The Prime Minister repeatedly lied to Parliament and the public about the lawbreaking that took place in his own house, reports Adam Bienkov

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Boris Johnson lied about the fact that illegal parties were held inside his own house during lockdown.

That is the unavoidable conclusion to be drawn from the news that police will issue 20 fines to individuals inside Johnson’s Government for breaking lockdown laws.

We do not know exactly who was found to have broken the law. Both the Metropolitan Police and Downing Street have refused to name the individuals concerned. 

However, what we do know beyond all reasonable doubt is that the Prime Minister lied about it.

On multiple occasions, both inside and outside Parliament, Johnson explicitly denied that any parties had taken place inside his house, while insisting that all laws and guidelines had been followed by everybody inside Number 10.

When footage emerged of his former press secretary Allegra Stratton joking about the parties, Johnson then told the House of Commons that he was “furious” about the impression that anyone in Downing Street had broken the rules.

Later the Sue Gray report confirmed that the parties had taken place and that the Prime Minister had attended some of them. Now the Metropolitan Police have confirmed that the law was broken at these parties.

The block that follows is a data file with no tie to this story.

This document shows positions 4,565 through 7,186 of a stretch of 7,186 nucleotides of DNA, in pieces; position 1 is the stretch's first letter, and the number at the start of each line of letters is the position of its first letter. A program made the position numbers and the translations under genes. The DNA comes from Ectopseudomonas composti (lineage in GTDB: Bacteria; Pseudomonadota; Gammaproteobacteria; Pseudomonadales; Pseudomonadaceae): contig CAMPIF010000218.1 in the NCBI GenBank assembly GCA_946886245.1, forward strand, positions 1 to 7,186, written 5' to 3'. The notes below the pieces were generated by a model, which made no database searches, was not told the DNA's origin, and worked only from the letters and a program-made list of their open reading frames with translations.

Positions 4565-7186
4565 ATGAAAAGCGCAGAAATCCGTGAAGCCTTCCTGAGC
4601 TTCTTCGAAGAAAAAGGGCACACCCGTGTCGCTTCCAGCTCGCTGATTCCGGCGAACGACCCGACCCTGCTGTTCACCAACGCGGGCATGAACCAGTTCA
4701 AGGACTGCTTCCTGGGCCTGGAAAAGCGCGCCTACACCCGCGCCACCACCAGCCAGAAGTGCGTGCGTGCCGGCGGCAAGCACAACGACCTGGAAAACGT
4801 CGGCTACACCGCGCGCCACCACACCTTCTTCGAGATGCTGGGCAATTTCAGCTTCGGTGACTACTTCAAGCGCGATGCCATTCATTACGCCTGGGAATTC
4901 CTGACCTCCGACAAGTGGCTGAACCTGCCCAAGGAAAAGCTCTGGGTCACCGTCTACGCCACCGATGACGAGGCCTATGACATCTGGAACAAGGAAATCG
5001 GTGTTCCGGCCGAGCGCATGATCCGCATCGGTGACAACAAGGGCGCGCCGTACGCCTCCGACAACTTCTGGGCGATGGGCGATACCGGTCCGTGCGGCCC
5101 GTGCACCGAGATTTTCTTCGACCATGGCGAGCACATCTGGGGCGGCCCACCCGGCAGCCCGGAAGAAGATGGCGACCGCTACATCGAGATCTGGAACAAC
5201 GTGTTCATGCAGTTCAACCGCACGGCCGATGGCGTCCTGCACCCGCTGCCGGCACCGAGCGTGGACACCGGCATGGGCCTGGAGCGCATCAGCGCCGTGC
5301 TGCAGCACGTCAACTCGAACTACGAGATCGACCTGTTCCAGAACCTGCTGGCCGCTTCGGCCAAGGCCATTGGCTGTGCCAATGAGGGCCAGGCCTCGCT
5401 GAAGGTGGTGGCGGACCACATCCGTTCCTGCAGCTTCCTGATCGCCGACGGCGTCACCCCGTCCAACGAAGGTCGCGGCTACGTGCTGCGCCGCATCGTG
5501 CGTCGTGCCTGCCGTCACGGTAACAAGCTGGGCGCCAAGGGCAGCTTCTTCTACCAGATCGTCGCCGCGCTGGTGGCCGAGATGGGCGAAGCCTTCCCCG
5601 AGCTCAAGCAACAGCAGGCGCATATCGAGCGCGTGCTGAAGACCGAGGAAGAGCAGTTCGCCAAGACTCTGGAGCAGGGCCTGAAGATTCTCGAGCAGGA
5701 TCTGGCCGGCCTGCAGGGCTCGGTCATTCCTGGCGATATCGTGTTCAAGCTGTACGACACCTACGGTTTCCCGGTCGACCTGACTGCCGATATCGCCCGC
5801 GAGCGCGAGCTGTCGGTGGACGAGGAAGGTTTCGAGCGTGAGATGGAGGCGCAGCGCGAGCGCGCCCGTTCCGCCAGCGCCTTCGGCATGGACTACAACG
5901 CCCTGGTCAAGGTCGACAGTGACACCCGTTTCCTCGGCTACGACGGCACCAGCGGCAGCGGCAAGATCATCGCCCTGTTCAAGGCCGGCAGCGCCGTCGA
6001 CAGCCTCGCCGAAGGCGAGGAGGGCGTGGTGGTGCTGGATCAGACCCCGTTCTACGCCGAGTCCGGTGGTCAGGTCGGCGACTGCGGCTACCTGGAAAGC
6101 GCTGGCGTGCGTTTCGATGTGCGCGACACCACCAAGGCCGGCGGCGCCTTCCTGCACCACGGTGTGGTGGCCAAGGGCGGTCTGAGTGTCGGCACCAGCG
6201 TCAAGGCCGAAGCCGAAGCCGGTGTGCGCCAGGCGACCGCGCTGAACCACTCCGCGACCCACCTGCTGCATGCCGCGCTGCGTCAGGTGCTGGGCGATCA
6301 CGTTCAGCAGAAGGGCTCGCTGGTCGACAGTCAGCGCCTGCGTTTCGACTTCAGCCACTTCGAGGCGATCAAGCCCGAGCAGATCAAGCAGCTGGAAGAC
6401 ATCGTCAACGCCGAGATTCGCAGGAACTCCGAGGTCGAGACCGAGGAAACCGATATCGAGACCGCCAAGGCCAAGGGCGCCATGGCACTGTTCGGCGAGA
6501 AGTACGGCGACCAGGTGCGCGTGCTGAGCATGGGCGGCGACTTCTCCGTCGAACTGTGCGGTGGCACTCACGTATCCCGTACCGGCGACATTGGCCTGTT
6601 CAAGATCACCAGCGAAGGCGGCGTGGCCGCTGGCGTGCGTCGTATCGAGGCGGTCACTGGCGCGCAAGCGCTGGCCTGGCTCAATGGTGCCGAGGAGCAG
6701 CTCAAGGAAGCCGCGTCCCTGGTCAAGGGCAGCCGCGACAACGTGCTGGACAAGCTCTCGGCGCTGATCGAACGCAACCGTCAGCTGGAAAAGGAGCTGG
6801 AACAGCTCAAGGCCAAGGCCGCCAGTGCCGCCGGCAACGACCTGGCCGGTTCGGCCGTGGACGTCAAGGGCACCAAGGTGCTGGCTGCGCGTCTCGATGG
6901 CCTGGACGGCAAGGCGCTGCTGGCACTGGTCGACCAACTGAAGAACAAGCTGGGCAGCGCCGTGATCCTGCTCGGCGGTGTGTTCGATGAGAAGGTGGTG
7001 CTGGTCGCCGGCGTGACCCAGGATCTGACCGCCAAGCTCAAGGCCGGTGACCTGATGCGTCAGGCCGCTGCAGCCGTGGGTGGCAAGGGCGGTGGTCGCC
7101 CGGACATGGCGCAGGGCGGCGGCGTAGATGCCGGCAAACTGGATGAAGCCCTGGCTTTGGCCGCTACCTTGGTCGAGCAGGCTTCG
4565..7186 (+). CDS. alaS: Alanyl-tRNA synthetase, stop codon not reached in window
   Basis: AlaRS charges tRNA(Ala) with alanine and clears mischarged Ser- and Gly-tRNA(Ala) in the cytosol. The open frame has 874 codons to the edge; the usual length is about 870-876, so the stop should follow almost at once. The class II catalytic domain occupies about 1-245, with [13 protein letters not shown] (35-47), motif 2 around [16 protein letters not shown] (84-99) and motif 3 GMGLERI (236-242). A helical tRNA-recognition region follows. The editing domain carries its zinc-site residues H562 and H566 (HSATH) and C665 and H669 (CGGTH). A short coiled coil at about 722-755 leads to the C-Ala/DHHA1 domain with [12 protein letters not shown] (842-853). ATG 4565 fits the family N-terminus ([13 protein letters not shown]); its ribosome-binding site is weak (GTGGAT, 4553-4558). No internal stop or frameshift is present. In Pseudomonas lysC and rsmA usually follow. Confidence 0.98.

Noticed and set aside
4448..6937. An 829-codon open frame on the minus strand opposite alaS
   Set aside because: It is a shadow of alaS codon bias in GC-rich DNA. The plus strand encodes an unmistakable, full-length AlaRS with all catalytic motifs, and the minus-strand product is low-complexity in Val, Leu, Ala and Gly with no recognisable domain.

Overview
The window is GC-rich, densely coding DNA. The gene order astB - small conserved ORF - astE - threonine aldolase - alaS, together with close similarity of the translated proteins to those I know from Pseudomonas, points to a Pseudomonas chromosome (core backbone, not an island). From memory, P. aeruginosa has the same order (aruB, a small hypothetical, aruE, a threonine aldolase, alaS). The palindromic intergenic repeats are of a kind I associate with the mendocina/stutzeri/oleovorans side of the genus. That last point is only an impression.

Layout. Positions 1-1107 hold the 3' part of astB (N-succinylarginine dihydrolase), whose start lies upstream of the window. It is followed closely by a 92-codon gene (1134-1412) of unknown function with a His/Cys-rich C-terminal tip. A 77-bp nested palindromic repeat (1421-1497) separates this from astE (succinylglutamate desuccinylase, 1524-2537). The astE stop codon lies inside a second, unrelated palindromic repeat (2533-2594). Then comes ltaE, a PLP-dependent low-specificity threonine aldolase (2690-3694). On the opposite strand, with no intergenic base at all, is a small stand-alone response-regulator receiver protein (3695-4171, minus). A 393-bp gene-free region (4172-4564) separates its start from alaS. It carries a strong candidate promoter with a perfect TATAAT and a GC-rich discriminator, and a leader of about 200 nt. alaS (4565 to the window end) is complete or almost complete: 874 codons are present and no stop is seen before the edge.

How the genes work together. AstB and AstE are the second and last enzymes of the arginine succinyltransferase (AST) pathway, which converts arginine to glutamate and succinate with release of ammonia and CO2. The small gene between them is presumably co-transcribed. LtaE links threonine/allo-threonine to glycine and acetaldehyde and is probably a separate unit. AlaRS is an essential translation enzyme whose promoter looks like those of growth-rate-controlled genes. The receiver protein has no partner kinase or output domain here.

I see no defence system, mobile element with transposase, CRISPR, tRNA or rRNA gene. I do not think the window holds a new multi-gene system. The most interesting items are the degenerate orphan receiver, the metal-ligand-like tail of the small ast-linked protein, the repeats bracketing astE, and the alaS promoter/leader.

As a result, we now know that the Prime Minister lied. He didn’t tell mistruths or make mistaken statements. He lied and did so repeatedly.

What should happen next should not be a matter of debate. According to the Ministerial Code, which was personally signed off by the Prime Minister, any member of the Government who has knowingly misled Parliament is expected to resign. It is now overwhelmingly clear that Johnson did exactly that and should therefore resign.

However, what is also clear is that he has no intention of doing so.

Asked on Tuesday whether Johnson would correct any of his statements to the House of Commons or resign, his spokesman said that he would not because he “has at all times sought to set out clearly his understanding of events”.

As this statement illustrates, it is not just the Prime Minister who has been dishonest, but his own spokespeople too.

When first asked about the parties at the start of December last year, Johnson’s spokespeople repeatedly flatly denied any had taken place and continued to do so despite mounting evidence to the contrary.

Of course, most governments and their spin doctors sometimes say things that aren’t true. However, the sheer scale of the dishonesty in this scandal is without any modern comparison.

The relentless and unashamed nature of Johnson’s attempts to mislead Parliament, the press, and the public, should be as much of a scandal as the actual lawbreaking itself.

The fact that the Prime Minister will not now even admit to his own dishonesty, let alone apologise for it, only compounds the disgrace he has already bought to his office.


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